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Royal Marines

The Royal Marines (RM) are the marine corps and amphibious infantry of the United Kingdom and, along with the Royal Navy and Royal Fleet Auxiliary, form the Naval Service . They are also the United Kingdom's specialists in mountain warfare and Arctic warfare. A core component of the country's Rapid Deployment Force, the Corps' 3 Commando Brigade is capable of operating independently and is highly trained as a commando force. It can deploy quickly and fight in any terrain in the world.

History

Role

The Royal Marines are a maritime-focused, amphibious, light infantry force capable of deploying at short notice in support of the United Kingdom Government's military and diplomatic objectives overseas and are optimised for operational situations requiring highly manoeuvreable forces. As the United Kingdom Armed Forces' specialists in cold weather warfare the Corps provide lead element expertise in the NATO Northern Flank and are optimised for high altitude operations.

In common with the other armed forces, the Royal Marines can provide resources for Military Aid to the Civil Community and Military Aid to the Civil Power operations and have done so.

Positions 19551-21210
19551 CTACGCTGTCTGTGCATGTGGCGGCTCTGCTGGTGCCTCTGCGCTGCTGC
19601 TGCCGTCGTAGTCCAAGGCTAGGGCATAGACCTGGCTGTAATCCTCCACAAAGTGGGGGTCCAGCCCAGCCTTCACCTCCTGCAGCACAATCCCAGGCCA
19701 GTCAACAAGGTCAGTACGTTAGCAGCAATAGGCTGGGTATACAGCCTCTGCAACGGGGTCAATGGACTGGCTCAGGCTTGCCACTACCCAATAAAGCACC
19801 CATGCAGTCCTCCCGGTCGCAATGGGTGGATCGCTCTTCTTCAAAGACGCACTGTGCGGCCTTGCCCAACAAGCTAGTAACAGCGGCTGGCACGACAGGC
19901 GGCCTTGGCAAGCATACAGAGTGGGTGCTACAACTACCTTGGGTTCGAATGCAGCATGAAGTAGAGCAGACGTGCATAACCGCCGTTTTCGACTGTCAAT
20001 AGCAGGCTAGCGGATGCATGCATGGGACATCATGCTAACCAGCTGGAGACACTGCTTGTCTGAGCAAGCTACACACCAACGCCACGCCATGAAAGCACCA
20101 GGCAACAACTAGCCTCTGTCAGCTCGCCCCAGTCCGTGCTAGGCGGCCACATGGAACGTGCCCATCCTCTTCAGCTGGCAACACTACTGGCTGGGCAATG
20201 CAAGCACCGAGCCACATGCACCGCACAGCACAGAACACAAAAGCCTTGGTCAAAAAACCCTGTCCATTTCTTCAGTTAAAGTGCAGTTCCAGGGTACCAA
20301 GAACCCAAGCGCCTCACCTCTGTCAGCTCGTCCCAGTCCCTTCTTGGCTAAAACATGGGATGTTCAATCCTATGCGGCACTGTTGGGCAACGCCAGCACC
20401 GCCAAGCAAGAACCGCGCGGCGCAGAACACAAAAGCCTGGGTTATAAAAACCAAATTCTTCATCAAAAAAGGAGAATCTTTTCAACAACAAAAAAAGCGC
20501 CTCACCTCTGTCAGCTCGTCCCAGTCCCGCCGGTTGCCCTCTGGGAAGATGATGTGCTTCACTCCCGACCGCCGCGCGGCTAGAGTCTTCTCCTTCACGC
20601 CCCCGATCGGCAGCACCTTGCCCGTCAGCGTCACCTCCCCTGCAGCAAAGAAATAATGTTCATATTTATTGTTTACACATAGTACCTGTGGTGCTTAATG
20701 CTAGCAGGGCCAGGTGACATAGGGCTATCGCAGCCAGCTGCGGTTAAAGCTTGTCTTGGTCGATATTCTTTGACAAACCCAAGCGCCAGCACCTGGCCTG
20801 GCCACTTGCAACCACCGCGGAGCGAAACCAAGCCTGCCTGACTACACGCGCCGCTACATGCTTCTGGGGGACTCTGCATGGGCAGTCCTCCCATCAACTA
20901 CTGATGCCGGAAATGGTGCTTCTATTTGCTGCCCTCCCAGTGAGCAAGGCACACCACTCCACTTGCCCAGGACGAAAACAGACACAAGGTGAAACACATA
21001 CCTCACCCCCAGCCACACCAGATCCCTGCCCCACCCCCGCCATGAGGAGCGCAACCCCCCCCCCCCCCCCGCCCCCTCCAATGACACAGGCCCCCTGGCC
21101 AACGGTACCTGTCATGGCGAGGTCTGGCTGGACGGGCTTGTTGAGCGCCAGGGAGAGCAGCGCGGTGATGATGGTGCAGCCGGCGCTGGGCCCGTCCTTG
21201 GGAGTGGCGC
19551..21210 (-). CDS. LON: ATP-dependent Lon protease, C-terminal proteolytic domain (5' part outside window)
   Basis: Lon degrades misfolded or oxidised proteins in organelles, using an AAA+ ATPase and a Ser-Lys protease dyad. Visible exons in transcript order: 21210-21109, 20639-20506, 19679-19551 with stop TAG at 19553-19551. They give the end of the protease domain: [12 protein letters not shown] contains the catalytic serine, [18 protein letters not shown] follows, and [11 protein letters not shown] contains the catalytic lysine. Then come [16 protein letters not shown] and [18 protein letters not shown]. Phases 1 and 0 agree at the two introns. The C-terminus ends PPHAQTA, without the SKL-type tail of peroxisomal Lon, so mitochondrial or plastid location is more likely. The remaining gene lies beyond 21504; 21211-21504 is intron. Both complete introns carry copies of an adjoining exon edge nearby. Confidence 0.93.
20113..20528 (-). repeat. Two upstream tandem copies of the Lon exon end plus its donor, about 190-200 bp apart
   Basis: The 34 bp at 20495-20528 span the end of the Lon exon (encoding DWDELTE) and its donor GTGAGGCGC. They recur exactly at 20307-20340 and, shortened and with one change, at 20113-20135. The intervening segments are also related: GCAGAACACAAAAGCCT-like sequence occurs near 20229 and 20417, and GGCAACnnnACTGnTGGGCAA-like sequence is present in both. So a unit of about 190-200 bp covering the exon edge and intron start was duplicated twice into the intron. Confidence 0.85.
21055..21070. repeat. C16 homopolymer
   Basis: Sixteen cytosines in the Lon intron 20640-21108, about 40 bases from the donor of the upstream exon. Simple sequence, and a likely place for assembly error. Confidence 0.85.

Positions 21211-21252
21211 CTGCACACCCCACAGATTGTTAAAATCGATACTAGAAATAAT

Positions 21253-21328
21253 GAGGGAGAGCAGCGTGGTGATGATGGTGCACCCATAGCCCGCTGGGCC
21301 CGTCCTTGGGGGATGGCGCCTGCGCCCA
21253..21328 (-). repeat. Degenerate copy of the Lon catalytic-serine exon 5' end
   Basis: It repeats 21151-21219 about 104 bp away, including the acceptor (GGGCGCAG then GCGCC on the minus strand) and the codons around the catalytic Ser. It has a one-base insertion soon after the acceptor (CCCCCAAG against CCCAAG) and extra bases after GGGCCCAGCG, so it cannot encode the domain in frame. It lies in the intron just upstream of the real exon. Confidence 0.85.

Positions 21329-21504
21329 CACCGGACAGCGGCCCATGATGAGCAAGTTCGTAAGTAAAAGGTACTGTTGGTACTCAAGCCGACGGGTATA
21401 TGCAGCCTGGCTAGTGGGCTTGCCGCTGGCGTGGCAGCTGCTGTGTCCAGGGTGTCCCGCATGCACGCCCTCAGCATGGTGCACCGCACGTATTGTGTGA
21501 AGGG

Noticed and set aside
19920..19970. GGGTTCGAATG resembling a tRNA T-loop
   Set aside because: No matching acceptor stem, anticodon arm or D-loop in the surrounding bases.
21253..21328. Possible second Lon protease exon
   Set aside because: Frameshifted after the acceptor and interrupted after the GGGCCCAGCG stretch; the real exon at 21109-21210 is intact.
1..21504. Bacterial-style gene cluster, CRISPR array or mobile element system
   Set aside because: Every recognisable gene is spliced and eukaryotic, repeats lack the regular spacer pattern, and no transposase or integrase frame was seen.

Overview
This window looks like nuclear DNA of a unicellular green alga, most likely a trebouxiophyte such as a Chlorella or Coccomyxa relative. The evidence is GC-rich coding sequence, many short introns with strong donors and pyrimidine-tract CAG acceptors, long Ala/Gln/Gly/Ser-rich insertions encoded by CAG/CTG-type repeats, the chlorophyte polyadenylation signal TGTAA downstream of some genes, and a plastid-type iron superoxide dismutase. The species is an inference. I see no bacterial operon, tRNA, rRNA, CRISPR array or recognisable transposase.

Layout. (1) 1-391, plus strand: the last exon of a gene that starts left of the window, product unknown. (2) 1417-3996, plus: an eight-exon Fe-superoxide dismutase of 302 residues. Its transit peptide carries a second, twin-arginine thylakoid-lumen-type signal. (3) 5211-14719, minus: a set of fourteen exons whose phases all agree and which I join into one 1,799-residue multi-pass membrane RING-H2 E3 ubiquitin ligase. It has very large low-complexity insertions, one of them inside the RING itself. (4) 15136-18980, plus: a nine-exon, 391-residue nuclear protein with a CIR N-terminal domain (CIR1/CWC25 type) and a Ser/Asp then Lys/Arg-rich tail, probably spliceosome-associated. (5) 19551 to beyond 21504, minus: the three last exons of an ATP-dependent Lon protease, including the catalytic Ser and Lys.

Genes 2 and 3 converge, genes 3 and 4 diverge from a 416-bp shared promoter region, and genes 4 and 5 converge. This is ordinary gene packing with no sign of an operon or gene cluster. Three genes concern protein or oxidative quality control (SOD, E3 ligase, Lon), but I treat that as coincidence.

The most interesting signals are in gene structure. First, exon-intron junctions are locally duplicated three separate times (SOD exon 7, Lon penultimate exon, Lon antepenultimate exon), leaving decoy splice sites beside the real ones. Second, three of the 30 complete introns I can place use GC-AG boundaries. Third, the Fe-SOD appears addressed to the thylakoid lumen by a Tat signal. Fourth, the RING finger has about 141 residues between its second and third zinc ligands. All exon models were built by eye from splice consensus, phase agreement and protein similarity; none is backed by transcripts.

Command, control and organisation

The overall head of the Royal Marines is Her Majesty Queen Elizabeth II, in her role as Commander-in-Chief of the British Armed Forces.

The ceremonial head of the Royal Marines is the Captain General Royal Marines, (equivalent to the Colonel-in-Chief of a British Army regiment). The current Captain-General is Prince Philip, Duke of Edinburgh.

Full Command of the Royal Marines is vested in the Commander-in-Chief Fleet (CINCFLEET) with the Commandant-General Royal Marines, a Major-General, embedded within the CINCFLEET staff as Commander UK Amphibious Force (COMUKAMPHIBFOR).

The highest rank available within the Royal Marines is that of General, though at present there are no officers above the rank of Lieutenant-General.

The operational capability of the Corps comprises a number of Battalion-sized units, of which three are designated as "Commandos":

With the exception of the Fleet Protection Group and Commando Logistic Regiment, which are each commanded by full Colonel, each of these unit is commanded by a Lieutenant-Colonel of the Royal Marines, who may have sub-specialised in a number of ways throughout his career.

There is also a Mountain Leader Training Cadre based at Stonehouse Barracks, Plymouth.

3 Commando Brigade

Operational Command (OpCom) of the three Commandos and the Commando Logistics Regiment is delegated to 3 Commando Brigade Royal Marines, of which they are a part. Based at Stonehouse Barracks, the Brigade exercises control as directed by either CINCFLEET or the Permanent Joint Headquarters. As the main combat formation of the Royal Marines, the Brigade has its own organic capability to support it in the field: